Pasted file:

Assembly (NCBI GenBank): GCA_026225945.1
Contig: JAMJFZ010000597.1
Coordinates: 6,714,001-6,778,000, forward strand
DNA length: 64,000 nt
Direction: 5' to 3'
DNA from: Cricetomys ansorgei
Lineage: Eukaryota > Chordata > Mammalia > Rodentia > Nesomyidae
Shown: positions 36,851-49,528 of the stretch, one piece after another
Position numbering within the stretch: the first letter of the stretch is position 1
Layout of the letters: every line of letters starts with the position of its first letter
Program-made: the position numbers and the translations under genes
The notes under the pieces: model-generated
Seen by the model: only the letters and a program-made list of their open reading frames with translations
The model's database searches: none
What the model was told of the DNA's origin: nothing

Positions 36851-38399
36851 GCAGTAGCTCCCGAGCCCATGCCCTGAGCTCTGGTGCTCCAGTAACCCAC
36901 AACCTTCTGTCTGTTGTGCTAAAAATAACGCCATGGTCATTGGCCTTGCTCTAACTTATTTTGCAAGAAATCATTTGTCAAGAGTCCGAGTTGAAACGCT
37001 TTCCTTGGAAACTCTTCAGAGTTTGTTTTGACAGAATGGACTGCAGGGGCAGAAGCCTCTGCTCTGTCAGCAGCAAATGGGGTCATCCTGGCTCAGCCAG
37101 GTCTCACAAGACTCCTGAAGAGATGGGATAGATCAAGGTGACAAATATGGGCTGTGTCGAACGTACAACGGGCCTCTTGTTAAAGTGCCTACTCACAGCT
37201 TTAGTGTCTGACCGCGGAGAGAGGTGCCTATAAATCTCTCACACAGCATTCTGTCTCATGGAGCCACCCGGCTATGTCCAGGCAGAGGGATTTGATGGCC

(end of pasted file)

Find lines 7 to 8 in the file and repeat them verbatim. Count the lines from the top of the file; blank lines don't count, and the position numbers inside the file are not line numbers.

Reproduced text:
Lineage: Eukaryota > Chordata > Mammalia > Rodentia > Nesomyidae
Shown: positions 36,851-49,528 of the stretch, one piece after another